One other perk I really value in credit cards is car rental coverage, given how much car rental companies often charge for this protection directly. The Chase Sapphire Preferred® Card offers primary coverage against damage up to the cost of most rental car vehicles provided you decline the CDW coverage offered by the rental agency. This includes economy through luxury class vehicles, vans that carry fewer than seven passengers, and SUVs.
I‘m happy I used my Chase Sapphire Preferred when I got rear ended in my rental
Awesome travel partners
When collecting credit card points, I always recommend earning flexible points, which can be transferred to a hotel or airline partner. That’s useful because it protects you from any devaluation that a program may make. The Chase Sapphire Preferred® Card earns Ultimate Rewards points, which can be converted at a 1:1 ratio to the following transfer partners:
|Aer Lingus Aer Club||IHG Rewards Club|
|Air France/KLM Flying Blue||Marriott Bonvoy|
|British Airways Executive Club||World Of Hyatt|
|Southwest Airlines Rapid Rewards|
|Virgin Atlantic Flying Club|
Among those, I find Air France/KLM FlyingBlue, Singapore KrisFlyer, United MileagePlus, and World of Hyatt to be the most useful.
25,000 points is enough for a free night at the Park Hyatt Maldives
Unlock the full potential of no annual fee cards
Since the Chase Sapphire Preferred® Card earns Ultimate Rewards points, it lets you greatly increase the value of the points you earn on some Chase no annual fee cards. Specifically, I have the following three no annual fee cards that earn points that can be converted into Ultimate Rewards points at a 1:1 ratio in conjunction with the Sapphire Preferred:
- The Chase Freedom® Card offers 5x points in rotating quarterly categories, on up to $1,500 of spend per quarter; the card has no annual fee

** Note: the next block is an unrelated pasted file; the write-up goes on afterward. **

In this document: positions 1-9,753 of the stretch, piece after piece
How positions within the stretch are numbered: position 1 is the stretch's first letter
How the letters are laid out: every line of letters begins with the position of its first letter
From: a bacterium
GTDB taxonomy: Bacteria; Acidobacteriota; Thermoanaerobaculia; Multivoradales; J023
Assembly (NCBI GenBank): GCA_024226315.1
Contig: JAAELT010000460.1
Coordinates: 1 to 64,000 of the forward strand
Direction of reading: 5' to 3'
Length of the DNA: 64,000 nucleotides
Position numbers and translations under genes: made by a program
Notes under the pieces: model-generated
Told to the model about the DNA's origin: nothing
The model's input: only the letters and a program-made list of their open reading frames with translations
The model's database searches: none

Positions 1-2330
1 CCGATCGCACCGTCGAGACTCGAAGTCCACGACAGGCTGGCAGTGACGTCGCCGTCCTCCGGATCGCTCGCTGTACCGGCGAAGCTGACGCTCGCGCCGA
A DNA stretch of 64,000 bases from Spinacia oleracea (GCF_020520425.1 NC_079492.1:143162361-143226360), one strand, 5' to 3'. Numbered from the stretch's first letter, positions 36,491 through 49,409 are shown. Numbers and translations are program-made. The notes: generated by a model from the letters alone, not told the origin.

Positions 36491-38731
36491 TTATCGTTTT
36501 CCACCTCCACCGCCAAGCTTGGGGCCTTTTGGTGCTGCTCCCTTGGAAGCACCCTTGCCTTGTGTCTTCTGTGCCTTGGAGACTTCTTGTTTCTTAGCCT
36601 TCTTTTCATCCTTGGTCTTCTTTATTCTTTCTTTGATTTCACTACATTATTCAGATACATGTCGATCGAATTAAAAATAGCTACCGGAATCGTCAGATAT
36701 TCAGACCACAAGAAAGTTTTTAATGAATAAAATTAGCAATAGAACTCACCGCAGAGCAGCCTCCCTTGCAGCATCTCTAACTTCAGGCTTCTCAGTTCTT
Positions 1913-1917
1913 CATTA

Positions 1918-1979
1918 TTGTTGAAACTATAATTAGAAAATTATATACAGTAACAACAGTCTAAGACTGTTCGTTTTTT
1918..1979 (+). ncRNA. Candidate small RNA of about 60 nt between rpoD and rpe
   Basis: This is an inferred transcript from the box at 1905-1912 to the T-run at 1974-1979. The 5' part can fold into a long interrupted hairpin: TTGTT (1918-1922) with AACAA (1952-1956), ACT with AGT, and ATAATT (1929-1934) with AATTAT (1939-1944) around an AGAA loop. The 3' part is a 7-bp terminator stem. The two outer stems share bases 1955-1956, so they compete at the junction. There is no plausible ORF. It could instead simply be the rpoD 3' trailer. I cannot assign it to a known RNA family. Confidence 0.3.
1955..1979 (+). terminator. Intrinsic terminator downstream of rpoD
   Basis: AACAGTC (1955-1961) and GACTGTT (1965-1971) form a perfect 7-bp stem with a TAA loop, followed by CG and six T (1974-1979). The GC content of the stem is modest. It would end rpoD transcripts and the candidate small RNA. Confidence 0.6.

- The Chase Freedom Unlimited® offers 1.5x points on everyday spend; the card has no annual fee
- The Ink Business Cash℠ Credit Card offers 5x points on the first $25,000 spent in combined purchases each anniversary year on cellular phone, landline, internet and cable TV services, plus 2x points on the first $25,000 spend in combined purchases each anniversary year on gas stations and restaurants; the card has no annual fee
The Chase Freedom 2017 5x points calendar
So having the Sapphire Preferred would let you earn 1.5x points per dollar spent on the Freedom Unlimited, 5x points in rotating categories with the Freedom, etc.
A word about getting approved for the card
There are two major restrictions to note when it comes to getting approved for the Chase Sapphire Preferred® Card.
First of all, the bonus on the card isn’t available to current cardmembers of this card, or previous cardmembers who have received a new cardmember bonus for the card within the past 48 months.
Furthermore, this card is subjected to Chase’s 5/24 rule, meaning that you typically won’t be approved for the card if you’ve opened more than five new accounts in the past 24 months. So if you’re new to miles & points, that’s another reason to make this one of the first cards you apply for, since you may not be eligible for the bonus in the future.
If you’re not eligible for the card based on that, keep in mind that some Chase cards, like the IHG® Rewards Club Premier Credit Card, don’t have that restriction, so you can be approved for them even if you’ve opened more than five accounts in the past 24 months.
The Chase Sapphire Reserve is also worth considering
For many, the Chase Sapphire Reserve® is going to be a better option. This is the premium version of the Preferred Card, and offers triple points on dining and travel, a $300 annual travel credit, and more. The card also has a $450 annual fee.
For someone looking for a single mid-range credit card with a reasonable annual fee, big welcome bonus, great return on spend, and lots of travel protection, the Chase Sapphire Preferred® Card is tough to beat, in my opinion. This is especially true if you combine it with some of Chase’s great no annual fee cards, which can earn you 1.5-5x points per dollar spent, all without paying any additional annual fees.